This week, the national spotlight shines on San Diego as baseball greats from across the league gather for the 2016 All-Star Game. Thousands will flock to Petco Park to watch their favorite players participate in the 87th annual Midsummer Classic, marking a symbolic halfway point in the baseball season.
But it doesn’t take a ball game to bring All-Stars to our city. They are all around us, often in unexpected places. They might even be driving a hospital shuttle.
Rocky Craig, a volunteer at Sharp Grossmont Hospital, is one of them. If you’ve ever walked into the main entrance at Grossmont, chances are you were greeted by Rocky or another volunteer standing at an outdoor podium. These volunteers are drivers for the “Blue Angels” shuttle service, helping patients and visitors get around the hospital campus.
A former professional baseball player himself, Rocky’s eyes light up when he talks about his career and the people he met along the way. During a seven-year stint, he was with the Kansas City Royals organization as well as the Houston Astros and even his home team — the San Diego Padres. After retiring from baseball, he spent 28 years driving for UPS. He and his wife raised four children and now he resides locally where he raises his granddaughter.
Rocky has volunteered at Sharp Grossmont for the past two years. When asked why he started, his response was simple. During a church service, his pastor asked the congregation, “What gifts do you have that you’re not using that can help others?” The first thing that popped into Rocky’s mind is something we all have: time.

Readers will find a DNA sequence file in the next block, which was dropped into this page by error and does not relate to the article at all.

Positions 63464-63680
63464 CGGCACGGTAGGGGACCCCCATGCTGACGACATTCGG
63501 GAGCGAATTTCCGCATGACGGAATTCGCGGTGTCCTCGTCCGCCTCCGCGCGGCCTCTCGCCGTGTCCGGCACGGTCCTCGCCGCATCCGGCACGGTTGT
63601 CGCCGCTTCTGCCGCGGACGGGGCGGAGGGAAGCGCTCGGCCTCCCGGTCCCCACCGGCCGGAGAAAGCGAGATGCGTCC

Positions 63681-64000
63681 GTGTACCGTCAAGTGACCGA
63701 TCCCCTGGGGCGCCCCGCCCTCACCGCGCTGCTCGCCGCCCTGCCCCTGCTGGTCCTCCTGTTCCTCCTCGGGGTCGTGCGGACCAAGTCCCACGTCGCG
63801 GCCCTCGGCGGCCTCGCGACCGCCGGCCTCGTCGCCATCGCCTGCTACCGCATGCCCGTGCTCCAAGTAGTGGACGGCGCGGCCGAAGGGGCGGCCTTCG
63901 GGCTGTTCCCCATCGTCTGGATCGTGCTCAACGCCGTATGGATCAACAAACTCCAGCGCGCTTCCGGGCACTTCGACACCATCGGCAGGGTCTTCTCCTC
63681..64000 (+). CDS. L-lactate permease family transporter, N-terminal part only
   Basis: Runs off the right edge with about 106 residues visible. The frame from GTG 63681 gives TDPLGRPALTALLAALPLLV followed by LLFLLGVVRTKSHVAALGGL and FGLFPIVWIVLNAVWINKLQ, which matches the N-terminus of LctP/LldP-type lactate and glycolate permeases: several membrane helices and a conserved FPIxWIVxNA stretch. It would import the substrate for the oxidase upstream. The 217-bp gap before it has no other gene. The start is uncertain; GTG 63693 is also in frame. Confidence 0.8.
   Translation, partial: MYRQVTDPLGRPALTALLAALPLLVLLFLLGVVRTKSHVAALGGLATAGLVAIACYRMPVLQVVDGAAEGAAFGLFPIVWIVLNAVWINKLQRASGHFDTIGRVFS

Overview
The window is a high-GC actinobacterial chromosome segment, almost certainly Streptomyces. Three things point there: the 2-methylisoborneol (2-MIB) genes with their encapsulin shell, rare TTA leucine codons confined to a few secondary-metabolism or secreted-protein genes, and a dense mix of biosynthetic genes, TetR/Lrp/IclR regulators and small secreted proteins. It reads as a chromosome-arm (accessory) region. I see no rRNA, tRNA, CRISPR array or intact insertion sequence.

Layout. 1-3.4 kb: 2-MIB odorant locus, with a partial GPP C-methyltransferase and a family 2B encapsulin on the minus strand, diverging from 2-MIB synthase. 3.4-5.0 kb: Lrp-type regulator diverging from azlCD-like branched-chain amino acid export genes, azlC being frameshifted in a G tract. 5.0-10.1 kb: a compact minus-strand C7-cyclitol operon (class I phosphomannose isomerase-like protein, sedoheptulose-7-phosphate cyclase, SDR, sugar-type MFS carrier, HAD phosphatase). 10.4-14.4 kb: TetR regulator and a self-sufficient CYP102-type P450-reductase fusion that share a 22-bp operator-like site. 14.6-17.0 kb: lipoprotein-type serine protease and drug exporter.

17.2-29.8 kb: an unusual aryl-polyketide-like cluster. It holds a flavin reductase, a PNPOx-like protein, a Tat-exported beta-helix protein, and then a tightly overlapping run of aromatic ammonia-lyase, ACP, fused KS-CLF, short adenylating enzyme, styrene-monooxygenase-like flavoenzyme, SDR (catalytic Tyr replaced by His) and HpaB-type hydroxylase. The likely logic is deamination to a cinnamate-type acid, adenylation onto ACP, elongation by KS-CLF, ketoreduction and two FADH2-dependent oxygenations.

After becoming friendly with another Sharp Grossmont volunteer, he visited the hospital to learn how he could help. Volunteer Services worked with him to find out what he was interested in doing. With his almost 30 years of driving experience, the shuttle service seemed like the perfect fit.
Each day he spends at Sharp Grossmont, Rocky meets unique new people, each with a different story. Some are going in for surgery and worried about the outcome. Others may not have any family or friends to visit them. He talks to everyone.
“Some people are very nervous, and having someone to talk to is a comfort for them,” he says. “I have met people who are so sick that they aren’t sure how much time they have left. Sometimes I ask if I can pray with them.” During these brief shuttle rides, he says he has experienced many amazing moments with people who are, at times, moved to tears.
According to Rocky, “No matter what I am going through, when I come to the hospital to share my time and connect with others, I leave with a sense of peace.” The connections he has made with others at the hospital have become extremely meaningful to him. What he may not realize is how meaningful those connections are to the people riding in his shuttle.
Rocky — and all of Sharp’s volunteers — demonstrate that sometimes the most meaningful gift you can give others requires no special training or skills. Carving out even a few hours per week to volunteer can make a major impact in someone’s life and improve the community — and world — around us.
Learn how you can make an impact at Sharp.